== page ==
# Compression ratio

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The compression ratio of an internal-combustion engine or external combustion engine is a value that represents the ratio of the volume of its combustion chamber from its largest capacity to its smallest capacity. It is a fundamental specification for many common combustion engines.

In a piston engine it is the ratio between the volume of the cylinder and combustion chamber when the piston is at the bottom of its stroke, and the volume of the combustion chamber when the piston is at the top of its stroke.[1]

Picture a cylinder and its combustion chamber with the piston at the bottom of its stroke containing 1000 cc of air (900 cc in the cylinder plus 100 cc in the combustion chamber). When the piston has moved up to the top of its stroke inside the cylinder, and the remaining volume inside the head or combustion chamber has been reduced to 100 cc, then the compression ratio would be proportionally described as 1000:100, or with fractional reduction, a 10:1 compression ratio.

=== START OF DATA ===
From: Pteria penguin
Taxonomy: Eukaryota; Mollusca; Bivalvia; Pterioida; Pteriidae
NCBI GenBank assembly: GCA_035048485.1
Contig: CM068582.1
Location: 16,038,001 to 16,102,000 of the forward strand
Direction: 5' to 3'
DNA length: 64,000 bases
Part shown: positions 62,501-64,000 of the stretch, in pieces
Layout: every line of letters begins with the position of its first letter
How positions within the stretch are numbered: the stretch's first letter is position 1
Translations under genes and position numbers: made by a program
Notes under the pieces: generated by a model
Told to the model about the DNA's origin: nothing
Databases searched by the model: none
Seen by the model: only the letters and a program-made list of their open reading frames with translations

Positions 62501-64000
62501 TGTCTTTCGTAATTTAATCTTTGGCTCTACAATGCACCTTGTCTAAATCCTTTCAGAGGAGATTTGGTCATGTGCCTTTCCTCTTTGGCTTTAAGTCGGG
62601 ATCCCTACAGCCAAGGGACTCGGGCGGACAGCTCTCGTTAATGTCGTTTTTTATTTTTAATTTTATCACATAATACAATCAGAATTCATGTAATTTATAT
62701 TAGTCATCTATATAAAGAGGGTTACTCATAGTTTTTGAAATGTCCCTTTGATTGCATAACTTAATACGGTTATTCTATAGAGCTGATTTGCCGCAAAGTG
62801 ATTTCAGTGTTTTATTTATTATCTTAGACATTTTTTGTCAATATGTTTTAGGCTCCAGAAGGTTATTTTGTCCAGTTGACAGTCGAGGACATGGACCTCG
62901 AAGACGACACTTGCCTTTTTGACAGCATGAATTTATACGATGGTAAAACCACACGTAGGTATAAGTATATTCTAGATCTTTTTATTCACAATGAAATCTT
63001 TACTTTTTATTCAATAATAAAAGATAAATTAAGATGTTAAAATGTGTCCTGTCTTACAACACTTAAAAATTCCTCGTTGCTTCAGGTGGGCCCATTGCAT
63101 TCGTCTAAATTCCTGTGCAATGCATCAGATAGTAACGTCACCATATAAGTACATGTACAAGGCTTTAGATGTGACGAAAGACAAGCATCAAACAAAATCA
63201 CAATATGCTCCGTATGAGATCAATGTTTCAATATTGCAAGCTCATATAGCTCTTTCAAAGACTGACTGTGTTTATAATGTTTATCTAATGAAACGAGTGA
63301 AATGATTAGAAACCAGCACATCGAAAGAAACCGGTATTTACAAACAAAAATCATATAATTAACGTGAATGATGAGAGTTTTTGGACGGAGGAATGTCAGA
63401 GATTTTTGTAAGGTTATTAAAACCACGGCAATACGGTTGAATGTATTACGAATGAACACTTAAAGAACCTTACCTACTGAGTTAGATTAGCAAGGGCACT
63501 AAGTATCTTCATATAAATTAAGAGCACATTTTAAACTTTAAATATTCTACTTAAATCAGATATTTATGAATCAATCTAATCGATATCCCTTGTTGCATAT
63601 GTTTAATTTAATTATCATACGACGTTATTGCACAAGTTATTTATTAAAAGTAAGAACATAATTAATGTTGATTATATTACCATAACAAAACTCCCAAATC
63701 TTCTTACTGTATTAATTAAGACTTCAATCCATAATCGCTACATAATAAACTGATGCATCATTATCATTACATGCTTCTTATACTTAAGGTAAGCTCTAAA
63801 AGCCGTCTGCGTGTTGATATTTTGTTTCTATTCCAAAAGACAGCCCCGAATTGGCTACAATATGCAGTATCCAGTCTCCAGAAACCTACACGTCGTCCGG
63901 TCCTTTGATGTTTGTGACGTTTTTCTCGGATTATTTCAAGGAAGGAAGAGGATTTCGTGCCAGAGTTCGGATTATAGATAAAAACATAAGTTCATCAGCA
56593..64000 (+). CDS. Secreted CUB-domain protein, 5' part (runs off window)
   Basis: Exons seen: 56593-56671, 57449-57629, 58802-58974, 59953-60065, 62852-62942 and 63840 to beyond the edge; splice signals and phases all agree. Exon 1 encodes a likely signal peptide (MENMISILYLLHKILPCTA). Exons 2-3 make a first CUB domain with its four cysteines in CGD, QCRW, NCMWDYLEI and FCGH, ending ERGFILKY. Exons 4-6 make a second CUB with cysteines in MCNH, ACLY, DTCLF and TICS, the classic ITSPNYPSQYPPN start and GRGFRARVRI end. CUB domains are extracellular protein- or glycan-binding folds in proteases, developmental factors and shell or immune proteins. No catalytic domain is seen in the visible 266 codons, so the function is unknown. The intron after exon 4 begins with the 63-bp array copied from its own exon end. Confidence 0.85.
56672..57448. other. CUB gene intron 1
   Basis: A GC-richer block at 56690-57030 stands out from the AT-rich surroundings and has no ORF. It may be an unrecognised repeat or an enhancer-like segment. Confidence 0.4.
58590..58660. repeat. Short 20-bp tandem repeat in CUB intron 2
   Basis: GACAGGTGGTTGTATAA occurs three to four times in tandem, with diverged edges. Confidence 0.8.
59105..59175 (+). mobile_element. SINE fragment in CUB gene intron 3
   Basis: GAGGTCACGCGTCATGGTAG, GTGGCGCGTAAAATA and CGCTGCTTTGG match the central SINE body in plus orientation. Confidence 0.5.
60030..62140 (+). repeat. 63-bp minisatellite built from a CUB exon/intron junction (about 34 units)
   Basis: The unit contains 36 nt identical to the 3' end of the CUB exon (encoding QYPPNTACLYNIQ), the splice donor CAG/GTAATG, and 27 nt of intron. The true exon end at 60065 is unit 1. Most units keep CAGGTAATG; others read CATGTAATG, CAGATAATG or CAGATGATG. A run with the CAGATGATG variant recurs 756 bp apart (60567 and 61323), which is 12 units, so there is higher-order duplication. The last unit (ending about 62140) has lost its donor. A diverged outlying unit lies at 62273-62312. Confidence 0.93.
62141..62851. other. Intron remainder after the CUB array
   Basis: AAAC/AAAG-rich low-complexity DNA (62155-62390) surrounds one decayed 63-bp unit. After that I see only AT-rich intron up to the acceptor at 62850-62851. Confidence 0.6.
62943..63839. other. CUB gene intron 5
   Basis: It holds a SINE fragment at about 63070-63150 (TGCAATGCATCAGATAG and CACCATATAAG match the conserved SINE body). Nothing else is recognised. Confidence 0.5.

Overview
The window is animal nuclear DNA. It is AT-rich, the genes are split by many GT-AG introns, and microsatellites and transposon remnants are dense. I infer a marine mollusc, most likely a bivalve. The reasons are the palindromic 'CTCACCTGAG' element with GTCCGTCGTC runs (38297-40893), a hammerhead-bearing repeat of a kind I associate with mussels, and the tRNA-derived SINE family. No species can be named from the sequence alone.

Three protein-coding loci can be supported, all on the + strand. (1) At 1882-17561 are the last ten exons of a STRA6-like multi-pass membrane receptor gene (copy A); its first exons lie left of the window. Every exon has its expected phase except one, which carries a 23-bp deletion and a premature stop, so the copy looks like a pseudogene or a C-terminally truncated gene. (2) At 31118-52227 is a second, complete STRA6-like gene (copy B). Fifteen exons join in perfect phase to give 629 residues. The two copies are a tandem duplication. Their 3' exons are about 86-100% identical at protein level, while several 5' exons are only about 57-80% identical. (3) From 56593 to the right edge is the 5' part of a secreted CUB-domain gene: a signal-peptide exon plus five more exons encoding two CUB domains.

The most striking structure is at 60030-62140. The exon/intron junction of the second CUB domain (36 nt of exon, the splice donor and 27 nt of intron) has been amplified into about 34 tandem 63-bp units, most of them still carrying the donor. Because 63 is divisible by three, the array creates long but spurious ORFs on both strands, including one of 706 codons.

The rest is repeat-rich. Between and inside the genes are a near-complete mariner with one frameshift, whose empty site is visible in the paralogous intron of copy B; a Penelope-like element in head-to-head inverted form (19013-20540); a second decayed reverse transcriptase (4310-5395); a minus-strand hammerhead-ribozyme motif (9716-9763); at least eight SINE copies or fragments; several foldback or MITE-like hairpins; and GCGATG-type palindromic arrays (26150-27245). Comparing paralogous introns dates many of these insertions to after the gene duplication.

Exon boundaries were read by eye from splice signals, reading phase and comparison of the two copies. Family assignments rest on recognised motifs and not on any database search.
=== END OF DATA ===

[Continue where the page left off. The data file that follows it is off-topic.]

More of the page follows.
A high compression ratio is desirable because it allows an engine to extract more mechanical energy from a given mass of air-fuel mixture due to its higher thermal efficiency. High ratios place the available oxygen and fuel molecules into a reduced space along with the adiabatic heat of compressionâ€“causing better mixing and evaporation of the fuel droplets. Thus they allow increased power at the moment of ignition and the extraction of more useful work from that power by expanding the hot gas to a greater degree.

Higher compression ratios will however make gasoline engines subject to engine knocking if lower octane rated fuel is used, also known as detonation. This can reduce efficiency or damage the engine if knock sensors are not present to retard the timing. However, knock sensors have been a requirement of the OBD-II specification used in 1996 Model Year Vehicles and newer.

Diesel engines on the other hand operate on the principle of compression ignition, so that a fuel which resists autoignition will cause late ignition which will also lead to engine knock.